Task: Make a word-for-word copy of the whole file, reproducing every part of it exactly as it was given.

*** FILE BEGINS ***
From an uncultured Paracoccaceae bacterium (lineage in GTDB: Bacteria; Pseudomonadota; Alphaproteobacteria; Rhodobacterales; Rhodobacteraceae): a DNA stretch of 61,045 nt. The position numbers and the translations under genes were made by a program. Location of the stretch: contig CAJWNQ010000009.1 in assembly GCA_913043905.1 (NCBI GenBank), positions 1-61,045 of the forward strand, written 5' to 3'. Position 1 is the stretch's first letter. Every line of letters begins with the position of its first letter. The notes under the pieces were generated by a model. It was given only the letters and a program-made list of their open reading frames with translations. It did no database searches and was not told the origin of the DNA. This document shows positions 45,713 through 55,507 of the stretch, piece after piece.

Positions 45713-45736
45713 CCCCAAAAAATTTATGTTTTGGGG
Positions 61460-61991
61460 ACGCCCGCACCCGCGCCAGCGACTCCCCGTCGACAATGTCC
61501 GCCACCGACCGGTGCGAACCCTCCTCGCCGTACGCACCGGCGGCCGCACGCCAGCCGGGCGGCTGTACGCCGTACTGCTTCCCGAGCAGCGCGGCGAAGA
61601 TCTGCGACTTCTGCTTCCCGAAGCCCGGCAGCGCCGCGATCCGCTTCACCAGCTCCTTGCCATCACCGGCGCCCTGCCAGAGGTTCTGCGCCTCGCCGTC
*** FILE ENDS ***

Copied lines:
From an uncultured Paracoccaceae bacterium (lineage in GTDB: Bacteria; Pseudomonadota; Alphaproteobacteria; Rhodobacterales; Rhodobacteraceae): a DNA stretch of 61,045 nt. The position numbers and the translations under genes were made by a program. Location of the stretch: contig CAJWNQ010000009.1 in assembly GCA_913043905.1 (NCBI GenBank), positions 1-61,045 of the forward strand, written 5' to 3'. Position 1 is the stretch's first letter. Every line of letters begins with the position of its first letter. The notes under the pieces were generated by a model. It was given only the letters and a program-made list of their open reading frames with translations. It did no database searches and was not told the origin of the DNA. This document shows positions 45,713 through 55,507 of the stretch, piece after piece.

Positions 45713-45736
45713 CCCCAAAAAATTTATGTTTTGGGG
Positions 61460-61991
61460 ACGCCCGCACCCGCGCCAGCGACTCCCCGTCGACAATGTCC
61501 GCCACCGACCGGTGCGAACCCTCCTCGCCGTACGCACCGGCGGCCGCACGCCAGCCGGGCGGCTGTACGCCGTACTGCTTCCCGAGCAGCGCGGCGAAGA
61601 TCTGCGACTTCTGCTTCCCGAAGCCCGGCAGCGCCGCGATCCGCTTCACCAGCTCCTTGCCATCACCGGCGCCCTGCCAGAGGTTCTGCGCCTCGCCGTC